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Something that will be of great interest to us is to compare the stories which we will read in terms of fact, fiction and believability. Most good science-fiction does not stray too far from scientific fact, but pushes it. Consequently, most sci-fi is, for the greatest part, believable; it could have almost happened in our world --maybe, it will. The interesting challenges come when scientific theory is pushed beyond the limit by fiction. Sometimes the push is too much and we reject the story as just unbelievable. We must be careful when this rejection occurs. Maybe some of the science fiction stories are too close to home. (I'll give you a bit of a hint. We will read parts of the Bible as if they were science fiction stories. Maybe, they really are.) It will be surprising to see just what stories we will reject and which will be retained.
At any rate, the stories will serve as springboards for critical examination of fundamental beliefs. And, because they are art, they will give us new, fun, and often beautiful insights into the world in which we live and dream.
Just for fun and to give an example of how a search for new horizons can be seen clearly by some and not by others because of their biases, consider the following sci-fi story. It's a straight-forward story and easy to read, but the message is clear; we should not overlook any avenue or reject arbitrarily any thesis or method to finding the truth because the thesis seems to be "childish."
INSERT: "Mimsy Were the Borogroves," by Lewis Padgett (Henry Kuttner and C. L. Moore). (This story is available in Book #3 of The Road to Science Fiction, ed. by James Gunn, (New York: Mentor Books, 1982). Library of Congress Catalog Number is 78-070642.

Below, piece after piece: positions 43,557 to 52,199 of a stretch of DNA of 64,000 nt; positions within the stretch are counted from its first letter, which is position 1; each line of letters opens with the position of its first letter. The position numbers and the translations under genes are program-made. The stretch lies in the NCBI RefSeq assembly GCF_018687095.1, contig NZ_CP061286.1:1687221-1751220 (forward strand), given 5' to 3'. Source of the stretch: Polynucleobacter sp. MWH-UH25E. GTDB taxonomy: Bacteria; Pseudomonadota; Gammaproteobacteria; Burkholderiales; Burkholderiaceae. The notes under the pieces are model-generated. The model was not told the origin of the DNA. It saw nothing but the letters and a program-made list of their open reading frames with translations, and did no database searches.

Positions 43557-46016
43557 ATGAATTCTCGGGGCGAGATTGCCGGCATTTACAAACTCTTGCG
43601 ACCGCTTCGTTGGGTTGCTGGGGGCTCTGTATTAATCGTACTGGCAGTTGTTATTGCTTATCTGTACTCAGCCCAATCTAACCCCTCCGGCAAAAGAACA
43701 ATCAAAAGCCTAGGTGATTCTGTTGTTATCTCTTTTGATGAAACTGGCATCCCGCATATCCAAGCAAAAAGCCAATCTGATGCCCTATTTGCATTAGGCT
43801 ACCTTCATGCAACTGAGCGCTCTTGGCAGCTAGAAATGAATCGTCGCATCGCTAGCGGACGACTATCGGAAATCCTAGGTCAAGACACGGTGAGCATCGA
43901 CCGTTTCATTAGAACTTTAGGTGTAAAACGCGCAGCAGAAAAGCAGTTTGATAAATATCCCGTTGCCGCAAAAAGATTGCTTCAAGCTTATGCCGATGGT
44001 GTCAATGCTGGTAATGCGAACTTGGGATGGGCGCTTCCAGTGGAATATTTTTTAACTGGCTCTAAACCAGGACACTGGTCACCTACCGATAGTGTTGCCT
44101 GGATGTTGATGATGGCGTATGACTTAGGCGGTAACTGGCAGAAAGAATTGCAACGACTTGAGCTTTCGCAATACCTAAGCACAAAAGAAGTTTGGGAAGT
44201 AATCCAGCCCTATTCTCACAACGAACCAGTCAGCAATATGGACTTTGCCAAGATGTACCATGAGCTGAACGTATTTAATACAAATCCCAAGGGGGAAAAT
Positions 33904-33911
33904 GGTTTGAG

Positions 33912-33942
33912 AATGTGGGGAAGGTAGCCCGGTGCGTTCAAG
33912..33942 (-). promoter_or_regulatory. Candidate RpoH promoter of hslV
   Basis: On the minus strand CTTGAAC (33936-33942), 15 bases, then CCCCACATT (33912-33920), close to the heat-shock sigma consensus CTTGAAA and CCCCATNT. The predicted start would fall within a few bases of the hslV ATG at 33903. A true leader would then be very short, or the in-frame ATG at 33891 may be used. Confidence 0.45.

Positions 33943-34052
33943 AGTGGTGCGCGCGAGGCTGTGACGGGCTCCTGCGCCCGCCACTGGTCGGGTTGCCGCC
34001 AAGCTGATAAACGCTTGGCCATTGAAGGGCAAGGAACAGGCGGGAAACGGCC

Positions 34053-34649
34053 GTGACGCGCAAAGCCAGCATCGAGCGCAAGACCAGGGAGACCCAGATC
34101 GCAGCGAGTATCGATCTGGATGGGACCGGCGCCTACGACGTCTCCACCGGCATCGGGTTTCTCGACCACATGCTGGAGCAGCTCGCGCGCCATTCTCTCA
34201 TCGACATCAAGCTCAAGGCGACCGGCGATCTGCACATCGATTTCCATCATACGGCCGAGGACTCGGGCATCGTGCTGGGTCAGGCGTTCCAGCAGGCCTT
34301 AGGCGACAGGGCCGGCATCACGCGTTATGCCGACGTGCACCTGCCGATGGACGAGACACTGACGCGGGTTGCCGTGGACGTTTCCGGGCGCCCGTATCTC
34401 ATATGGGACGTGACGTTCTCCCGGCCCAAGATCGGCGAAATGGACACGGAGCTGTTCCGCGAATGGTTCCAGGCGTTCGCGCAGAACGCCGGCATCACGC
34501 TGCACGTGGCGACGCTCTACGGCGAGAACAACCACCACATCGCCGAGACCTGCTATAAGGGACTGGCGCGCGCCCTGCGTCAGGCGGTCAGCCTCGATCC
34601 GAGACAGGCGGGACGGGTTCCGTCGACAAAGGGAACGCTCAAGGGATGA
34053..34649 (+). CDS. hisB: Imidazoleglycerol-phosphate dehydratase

SECTION SIX. A WORLD VIEW AND SEARCH FOR THE MEANING OF LIFE.
By the end of the book, I hope that we will have put together our beliefs into a consistent, complete and pragmatic package to form a world view exhibiting how we exist and ought to exist on our world. We shall have constructed our SELVES and should have a good idea of what our behavior in the world ought to be. For the most part, our world view will be based on the practice of good reason and the well-founded arguments forming the foundations of our beliefs. However, the science-fiction stories will do justice in making certain that aesthetic and emotive principles are not overlooked; we may find that we will have beliefs for no other reason than that they are beautiful and/or simple.
SECTION SEVEN. A PREVIEW OF COMING ATTRACTIONS.
So that you will not be caught blind-sided by some terminology and the overall direction of this book, let me give here a short projection of the topics in philosophy with which we will deal.
The INTRODUCTION has initiated us into the philosophical enterprise, which is to ask important questions in the hopes of finding answers that will better ourselves, our lives and the world around us.